The TWU argued in the Federal Court on Tuesday that Qantas outsourced the roles of more than 2,000 workers to reduce union influence.
Its lawyer pointed to language in reports such as “window of opportunity” and also to documents that suggested negotiating with the union to make savings “appeared difficult”.
The TWU is taking legal action to force the airline to rehire the redundant staff. Its central argument is that the decision to remove them contravened the Fair Work Act because employees at the new companies will now no longer be entitled to terms secured through enterprise agreements. Qantas denies the allegations.
The TWU’s barrister, Mark Gibian SC, cross-examining, cited a report by industrial relations consultant Justine Oldmeadow that highlighted the strong union membership of the affected workers.
“Ms Oldmeadow speculates why that might be the case and then indicates that the TWU has not been able to organise significant membership among third-party providers,” said Gibian.
“So… having read that, your understanding was that third party or outsourced suppliers had or were less likely to have high levels of union membership.”
Qantas executive manager airports Colin Hughes said in response he “had no reason not to believe it to be true”.
Gibian then suggested the phrase “window of opportunity” mentioned in reports to Qantas executives implied the airline had to act quickly before workers could take industrial action.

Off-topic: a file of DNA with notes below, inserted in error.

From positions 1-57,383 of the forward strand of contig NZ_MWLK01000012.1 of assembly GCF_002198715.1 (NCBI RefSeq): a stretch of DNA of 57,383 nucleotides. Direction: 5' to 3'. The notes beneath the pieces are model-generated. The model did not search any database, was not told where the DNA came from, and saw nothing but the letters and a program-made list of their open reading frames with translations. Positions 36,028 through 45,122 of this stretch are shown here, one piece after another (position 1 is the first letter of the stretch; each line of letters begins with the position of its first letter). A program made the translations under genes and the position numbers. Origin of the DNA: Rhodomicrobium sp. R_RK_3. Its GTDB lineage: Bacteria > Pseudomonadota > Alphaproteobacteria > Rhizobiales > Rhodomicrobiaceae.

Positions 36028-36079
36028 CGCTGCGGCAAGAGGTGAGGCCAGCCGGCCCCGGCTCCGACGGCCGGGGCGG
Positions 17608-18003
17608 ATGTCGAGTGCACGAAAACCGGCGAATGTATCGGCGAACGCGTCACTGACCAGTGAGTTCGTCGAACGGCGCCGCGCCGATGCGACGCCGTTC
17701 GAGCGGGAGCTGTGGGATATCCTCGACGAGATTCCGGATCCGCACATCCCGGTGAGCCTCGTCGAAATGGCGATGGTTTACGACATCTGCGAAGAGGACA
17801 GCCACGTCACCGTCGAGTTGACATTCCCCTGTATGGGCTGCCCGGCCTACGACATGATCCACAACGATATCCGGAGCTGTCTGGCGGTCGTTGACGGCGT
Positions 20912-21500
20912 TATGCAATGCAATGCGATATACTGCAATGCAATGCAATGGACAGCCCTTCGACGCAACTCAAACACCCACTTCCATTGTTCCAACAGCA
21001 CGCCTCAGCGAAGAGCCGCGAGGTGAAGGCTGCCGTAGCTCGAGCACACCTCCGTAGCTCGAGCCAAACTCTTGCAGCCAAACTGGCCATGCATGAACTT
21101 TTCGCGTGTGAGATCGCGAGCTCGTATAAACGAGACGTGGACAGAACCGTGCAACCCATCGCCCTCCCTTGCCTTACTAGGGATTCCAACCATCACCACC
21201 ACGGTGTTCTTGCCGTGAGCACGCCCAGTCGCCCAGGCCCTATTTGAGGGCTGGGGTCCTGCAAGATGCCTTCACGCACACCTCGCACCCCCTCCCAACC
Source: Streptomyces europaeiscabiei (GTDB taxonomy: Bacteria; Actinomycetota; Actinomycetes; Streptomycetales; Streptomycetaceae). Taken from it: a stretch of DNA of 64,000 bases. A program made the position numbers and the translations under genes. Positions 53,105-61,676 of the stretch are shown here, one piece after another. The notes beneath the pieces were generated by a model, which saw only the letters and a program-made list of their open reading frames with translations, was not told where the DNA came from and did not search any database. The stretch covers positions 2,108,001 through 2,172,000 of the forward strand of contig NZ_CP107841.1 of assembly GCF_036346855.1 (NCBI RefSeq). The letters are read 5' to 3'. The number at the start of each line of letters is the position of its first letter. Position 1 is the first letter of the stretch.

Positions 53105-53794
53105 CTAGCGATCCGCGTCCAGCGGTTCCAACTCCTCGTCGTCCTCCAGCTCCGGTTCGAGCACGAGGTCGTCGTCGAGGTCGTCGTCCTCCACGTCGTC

The court also heard evidence that Qantas management prepared a list of “pros and cons” relating to outsourcing the workers, which included brand damage, poor publicity and a negative effect on government and industrial relations.
Both Qantas and Jetstar removed ground handling operations this year at the Australian airports where the work was done in-house, which included Sydney, Melbourne and Brisbane, shifting them to businesses including Swissport and dnata.
The final decision was eventually taken by Qantas’ head of domestic and international, Andrew David, which resulted in savings of more than $100 million a year.
Qantas said earlier this week that COVID meant it had to make major changes in order to survive.
“We recognise that this was a difficult decision that impacted a lot of our people but outsourcing this work to specialist ground handlers who already do this work for us in other cities across the country is not unlawful,” it said in a statement.
The case continues.
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